It is so important for little ones to get outside every day, come rain or shine, to see the wonders of nature and to feel connected to the world around them.
As the weather turns crisp and the sunny days are not guaranteed, it can be difficult to motivate your family to get outside. However, at our nurseries we believe there is no such thing as bad weather – just inappropriate clothing.
So, pack a brolly, add that extra woolly layer and venture out into your local parks and woodland areas to see the spectacle nature is providing and the learning opportunities to discover with your child during this changing season.
With the leaves turning orange and wildlife bustling in their preparations for winter there is so much to see and do outside this autumn! So, where to start? Why not get involved with the our scavenger hunt?
Download our scavenger hunt check list here and take your little one on a hunt throughout your local area to find:
Explore the different objects and encourage your child to compare the weights, sizes and textures. You may find that your little one enjoys collecting one object more than others, such as tree rubbings when looking at the tree bark patterns. So, make sure to bring a variety of coloured crayons to create tree collages of rubbings from different trees to see how the bark creates a multitude of patterns. Or if your child particularly liked hunting for conkers, discovering their spiky shell and the shiny brown seed inside, take time to find as many as you can. Point out what the conker tree looks like to see if they can identify any more and compare the different shapes and sizes the conkers grow in.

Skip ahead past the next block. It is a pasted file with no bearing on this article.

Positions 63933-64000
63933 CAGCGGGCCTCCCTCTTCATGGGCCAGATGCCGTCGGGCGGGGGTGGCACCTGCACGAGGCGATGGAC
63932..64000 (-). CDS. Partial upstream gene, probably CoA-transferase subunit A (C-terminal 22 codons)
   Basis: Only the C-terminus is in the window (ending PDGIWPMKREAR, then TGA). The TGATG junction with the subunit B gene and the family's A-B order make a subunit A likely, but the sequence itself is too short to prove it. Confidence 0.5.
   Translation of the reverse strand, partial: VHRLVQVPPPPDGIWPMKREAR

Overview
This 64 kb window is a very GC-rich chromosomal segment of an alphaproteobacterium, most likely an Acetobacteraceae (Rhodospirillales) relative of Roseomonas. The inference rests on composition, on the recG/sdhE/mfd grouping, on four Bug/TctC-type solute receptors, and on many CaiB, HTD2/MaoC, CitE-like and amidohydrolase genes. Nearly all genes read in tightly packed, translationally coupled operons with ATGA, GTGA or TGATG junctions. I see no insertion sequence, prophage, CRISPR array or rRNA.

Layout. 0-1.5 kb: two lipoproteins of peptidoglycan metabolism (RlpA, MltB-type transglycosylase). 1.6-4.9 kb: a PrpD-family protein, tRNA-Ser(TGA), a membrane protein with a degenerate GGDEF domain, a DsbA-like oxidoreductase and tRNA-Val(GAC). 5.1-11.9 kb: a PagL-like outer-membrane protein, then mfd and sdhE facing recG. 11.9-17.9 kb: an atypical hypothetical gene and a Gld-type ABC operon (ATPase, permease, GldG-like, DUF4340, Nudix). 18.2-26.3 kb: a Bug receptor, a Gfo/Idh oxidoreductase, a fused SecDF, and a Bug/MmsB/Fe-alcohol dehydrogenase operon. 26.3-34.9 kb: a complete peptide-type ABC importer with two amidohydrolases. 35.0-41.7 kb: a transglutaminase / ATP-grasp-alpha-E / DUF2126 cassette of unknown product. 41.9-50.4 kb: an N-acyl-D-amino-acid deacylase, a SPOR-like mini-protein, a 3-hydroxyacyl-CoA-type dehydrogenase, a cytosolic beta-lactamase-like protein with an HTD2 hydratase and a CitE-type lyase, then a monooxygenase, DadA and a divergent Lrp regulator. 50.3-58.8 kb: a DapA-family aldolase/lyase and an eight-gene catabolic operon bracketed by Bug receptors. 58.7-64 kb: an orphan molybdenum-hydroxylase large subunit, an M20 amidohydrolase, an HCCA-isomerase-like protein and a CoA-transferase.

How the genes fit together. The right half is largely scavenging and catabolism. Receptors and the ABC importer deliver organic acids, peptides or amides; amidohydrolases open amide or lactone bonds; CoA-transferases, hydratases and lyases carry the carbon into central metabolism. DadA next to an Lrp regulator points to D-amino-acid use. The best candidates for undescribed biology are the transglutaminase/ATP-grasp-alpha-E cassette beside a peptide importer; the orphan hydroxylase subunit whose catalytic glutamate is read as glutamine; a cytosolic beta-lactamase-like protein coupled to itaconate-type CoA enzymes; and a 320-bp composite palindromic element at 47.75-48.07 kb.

Keep your paint brushes in the draw. All you need is to provide your little one with paint, paper and their scavenger hunt collection to create their Autumnal masterpiece. Help to develop your child’s fine motor skills and grip by rolling the pinecone, acorn and conker through the paint and across the page to see the different patterns they create. Your child can choose to print with their leaves and winged seed, or you can attach the leaves to the twig to provide a natural paint brush!
It can be difficult to venture to a park or woodland regularly. However, you can bring nature to you by creating your own bird feeder to encourage wildlife to visit you throughout Autumn and Winter when food is a little harder to find.
Of course, you can visit your local garden centre but at our nurseries we love to use recyclable materials whenever possible. So, all you need to create your own bird feeder with your child is toilet roll tubes, peanut butter, bird feed and a piece of ribbon. Visit the RSPB website for 3 easy homemade bird feeder ideas.
Once ready, hang in a visible area in your garden and keep an eye out to see the different birds that come to visit you. Visit the RSPB website to identify with your child what birds you have attracted and others that you may see.